The Andalusian Government is under harsh criticism from Spanish consumers, producers and journalists for failing to conclude an olive oil fraud investigation now nine months old.
The formal inquiry by the regional department of health began last November after analyses of 24 batches of olive oil on sale in Jaén and Córdoba indicated that, in 15, the contents were inferior to what was indicated on the labeling. In most cases this involved a lower quality oil being sold as extra virgin olive oil or virgin olive oil.
Last week Health and Consumer Affairs Minister María Jesús Montero announced that, while the inquiry was still underway, the investigators had found that in most cases the problem was not one of fraud but of poor preservation.
“The majority of the businesses have been able to show that at the time of bottling, the products were in the condition indicated in the labeling,” Montero said. According to Spanish newspaper El País, the minister went on to explain that, like wine, olive oil lost organoleptic qualities if not transported and stored in appropriate conditions including stable temperatures. She said the anomalies detected suggested the shortcoming lay in the distribution and sales chain.
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“We are thinking of a campaign to advise consumers on how to check that the bottle they have selected for purchase has been correctly preserved,” she said. Montero refused to name the brands being investigated until the end of the inquiry.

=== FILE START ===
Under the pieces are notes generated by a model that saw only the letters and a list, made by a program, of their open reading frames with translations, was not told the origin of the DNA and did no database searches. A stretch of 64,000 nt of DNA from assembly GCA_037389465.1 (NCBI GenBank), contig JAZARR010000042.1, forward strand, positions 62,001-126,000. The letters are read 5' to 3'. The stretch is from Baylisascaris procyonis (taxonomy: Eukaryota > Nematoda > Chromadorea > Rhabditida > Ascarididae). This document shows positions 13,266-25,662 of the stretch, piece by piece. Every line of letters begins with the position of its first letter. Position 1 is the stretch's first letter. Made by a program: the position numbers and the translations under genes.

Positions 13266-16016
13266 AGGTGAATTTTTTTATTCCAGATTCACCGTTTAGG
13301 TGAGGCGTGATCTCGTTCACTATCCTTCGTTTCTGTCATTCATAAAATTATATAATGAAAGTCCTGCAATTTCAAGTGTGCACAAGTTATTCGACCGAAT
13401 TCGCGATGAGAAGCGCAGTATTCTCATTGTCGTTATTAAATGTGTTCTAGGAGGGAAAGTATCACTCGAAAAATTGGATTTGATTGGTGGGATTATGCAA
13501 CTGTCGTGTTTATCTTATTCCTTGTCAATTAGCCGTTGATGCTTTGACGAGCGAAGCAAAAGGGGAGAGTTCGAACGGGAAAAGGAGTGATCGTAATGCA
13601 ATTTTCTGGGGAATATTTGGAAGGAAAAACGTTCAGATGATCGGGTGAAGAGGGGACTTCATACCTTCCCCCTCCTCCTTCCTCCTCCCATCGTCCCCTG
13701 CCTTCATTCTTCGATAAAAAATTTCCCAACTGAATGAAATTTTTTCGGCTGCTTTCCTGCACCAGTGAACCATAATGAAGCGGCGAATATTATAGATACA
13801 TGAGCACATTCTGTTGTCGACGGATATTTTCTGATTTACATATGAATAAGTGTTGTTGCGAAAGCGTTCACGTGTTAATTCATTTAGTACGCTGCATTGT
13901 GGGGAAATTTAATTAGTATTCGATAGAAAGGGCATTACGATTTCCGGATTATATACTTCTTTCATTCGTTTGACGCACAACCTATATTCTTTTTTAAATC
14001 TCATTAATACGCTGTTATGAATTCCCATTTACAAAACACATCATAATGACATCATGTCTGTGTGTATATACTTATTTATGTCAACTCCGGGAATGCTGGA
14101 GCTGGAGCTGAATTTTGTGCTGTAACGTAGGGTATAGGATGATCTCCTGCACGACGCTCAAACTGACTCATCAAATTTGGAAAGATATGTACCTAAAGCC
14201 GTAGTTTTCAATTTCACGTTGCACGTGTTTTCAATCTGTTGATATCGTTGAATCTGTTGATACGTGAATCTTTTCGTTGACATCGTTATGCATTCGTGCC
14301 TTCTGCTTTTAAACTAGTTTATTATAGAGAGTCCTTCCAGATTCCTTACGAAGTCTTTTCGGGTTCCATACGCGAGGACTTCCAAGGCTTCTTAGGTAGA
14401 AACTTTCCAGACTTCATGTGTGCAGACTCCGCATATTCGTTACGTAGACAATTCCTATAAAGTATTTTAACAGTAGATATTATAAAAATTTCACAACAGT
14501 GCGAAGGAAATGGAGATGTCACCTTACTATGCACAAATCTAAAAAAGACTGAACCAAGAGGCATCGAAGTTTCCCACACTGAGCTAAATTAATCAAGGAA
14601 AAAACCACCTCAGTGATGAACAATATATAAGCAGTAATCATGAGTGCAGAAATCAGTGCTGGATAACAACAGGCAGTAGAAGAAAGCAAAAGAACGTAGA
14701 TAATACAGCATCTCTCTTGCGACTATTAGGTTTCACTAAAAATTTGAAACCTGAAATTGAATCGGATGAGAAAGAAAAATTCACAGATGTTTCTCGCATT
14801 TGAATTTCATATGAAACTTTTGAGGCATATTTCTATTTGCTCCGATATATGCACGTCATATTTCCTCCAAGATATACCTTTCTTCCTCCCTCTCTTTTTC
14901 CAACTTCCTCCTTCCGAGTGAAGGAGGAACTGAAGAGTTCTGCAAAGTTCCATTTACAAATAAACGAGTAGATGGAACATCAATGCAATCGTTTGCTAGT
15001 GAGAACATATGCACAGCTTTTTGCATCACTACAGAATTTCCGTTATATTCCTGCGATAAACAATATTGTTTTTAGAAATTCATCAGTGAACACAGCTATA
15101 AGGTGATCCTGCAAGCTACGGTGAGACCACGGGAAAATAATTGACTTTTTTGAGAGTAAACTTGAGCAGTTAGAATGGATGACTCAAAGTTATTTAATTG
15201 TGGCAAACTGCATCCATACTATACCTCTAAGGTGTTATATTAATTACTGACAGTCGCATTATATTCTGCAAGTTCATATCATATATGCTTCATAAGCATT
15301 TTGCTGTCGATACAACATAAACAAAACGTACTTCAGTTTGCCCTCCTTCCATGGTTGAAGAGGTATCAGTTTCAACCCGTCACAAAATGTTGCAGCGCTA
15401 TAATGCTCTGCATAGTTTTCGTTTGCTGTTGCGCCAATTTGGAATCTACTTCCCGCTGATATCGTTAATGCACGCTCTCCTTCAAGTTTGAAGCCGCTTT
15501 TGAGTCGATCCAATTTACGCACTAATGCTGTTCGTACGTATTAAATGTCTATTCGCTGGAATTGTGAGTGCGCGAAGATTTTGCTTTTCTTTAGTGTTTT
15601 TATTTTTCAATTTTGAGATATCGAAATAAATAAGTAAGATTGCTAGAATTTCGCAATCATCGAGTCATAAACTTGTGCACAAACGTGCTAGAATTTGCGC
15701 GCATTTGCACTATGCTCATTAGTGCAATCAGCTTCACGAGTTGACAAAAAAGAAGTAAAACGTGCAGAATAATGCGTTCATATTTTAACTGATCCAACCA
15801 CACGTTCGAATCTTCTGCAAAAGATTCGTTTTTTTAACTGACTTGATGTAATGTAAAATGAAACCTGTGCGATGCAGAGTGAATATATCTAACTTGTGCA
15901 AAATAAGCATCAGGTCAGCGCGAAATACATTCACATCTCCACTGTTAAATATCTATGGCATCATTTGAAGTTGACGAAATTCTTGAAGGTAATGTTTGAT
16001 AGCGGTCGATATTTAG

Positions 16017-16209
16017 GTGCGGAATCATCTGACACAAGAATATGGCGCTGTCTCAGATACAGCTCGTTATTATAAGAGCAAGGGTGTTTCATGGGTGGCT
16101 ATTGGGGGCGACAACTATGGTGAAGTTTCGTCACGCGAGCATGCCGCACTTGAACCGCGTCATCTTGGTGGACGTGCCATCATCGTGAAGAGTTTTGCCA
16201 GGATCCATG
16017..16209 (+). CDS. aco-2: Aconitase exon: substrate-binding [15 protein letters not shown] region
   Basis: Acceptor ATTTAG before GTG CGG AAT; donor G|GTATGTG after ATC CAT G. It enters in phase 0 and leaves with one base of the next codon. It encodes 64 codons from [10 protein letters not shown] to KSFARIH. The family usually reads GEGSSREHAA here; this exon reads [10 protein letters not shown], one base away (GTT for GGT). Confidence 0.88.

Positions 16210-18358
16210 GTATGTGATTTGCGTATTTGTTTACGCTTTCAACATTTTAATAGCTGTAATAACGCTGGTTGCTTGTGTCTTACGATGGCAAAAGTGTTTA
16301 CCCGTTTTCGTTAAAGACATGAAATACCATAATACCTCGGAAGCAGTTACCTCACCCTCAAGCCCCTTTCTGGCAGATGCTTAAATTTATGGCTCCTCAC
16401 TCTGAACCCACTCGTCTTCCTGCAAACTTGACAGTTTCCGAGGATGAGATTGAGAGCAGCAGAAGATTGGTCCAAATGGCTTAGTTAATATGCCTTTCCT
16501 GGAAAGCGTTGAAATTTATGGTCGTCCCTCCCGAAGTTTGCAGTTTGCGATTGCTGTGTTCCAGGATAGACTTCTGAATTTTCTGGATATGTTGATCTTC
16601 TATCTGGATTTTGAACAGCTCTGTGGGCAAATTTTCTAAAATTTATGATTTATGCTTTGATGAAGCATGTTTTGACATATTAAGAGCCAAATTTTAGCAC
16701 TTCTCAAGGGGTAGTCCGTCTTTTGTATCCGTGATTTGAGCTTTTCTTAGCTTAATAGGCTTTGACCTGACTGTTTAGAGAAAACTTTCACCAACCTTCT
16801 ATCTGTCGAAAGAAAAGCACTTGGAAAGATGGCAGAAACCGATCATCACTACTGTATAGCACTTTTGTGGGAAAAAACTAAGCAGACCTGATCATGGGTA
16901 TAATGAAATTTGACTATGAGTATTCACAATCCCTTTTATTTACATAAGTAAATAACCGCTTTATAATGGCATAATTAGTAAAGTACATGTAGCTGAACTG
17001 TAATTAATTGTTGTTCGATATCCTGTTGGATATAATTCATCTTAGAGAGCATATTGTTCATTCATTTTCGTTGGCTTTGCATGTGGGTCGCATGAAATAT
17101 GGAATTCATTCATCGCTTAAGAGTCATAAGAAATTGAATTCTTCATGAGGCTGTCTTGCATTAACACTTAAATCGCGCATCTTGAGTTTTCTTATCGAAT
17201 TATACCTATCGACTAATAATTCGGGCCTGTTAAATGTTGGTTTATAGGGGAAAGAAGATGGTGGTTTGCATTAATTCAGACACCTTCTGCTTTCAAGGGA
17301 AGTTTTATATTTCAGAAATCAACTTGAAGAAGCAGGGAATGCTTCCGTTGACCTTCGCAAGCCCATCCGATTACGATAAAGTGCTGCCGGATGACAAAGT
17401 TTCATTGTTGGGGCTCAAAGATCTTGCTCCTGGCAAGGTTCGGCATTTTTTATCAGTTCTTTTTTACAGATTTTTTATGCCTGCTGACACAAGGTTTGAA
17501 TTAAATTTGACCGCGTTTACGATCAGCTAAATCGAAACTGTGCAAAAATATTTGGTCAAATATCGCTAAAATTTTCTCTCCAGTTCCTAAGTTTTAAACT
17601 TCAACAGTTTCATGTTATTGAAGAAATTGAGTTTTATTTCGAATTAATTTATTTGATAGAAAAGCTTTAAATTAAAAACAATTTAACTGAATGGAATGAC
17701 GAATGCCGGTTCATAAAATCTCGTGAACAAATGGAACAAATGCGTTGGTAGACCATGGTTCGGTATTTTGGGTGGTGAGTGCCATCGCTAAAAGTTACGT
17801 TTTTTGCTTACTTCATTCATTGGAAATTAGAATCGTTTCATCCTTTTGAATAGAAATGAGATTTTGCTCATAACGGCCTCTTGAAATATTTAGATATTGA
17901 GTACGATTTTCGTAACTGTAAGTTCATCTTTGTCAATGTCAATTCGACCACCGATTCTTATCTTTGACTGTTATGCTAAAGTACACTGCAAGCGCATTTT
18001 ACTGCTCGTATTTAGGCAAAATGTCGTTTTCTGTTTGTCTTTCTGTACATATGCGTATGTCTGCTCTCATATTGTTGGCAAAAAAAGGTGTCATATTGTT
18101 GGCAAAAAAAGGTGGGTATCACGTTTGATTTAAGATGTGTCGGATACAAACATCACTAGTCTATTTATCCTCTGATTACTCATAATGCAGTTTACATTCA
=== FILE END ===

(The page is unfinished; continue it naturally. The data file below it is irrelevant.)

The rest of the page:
Industry groups reacted angrily, saying the Minister’s comments, far from providing clarity, had created confusion and shown a failure to take seriously the possibility of fraud.
Rubén Sánchez, spokesman for consumer group Facua, told Europa Press that he could not understand why the inquiry was taking months when tests could be done in a matter of hours. He said that consumers deserved prompt and clear details of the results of the tests.
Secretary-general of agricultural union COAG-Jaén, Rafael Civantos, said he was astounded not only that it had taken nine months to get some information – after repeated calls for it from COAG – but that the message had been that it was not fraud, just incorrect preservation. “The government needs to take this matter, which equally affects agriculturalists and consumers, seriously. Furthermore, it needs to explain in detail the results of its testing.” Civantos also demanded that the names of the brands under investigation be made public.
Journalist Ginés Donaire, whose beat with El País includes the olive oil sector, tweeted on July 7, “Seven months have passed and the regional government is still yet to make public the names of the companies involved in the olive oil fraud. Who is it protecting?”
Last week, after Montero’s announcement, he tweeted: “If there’s no oil fraud, who’s going to pay for its deterioration on the shelves. Were nine months of investigation necessary for this?”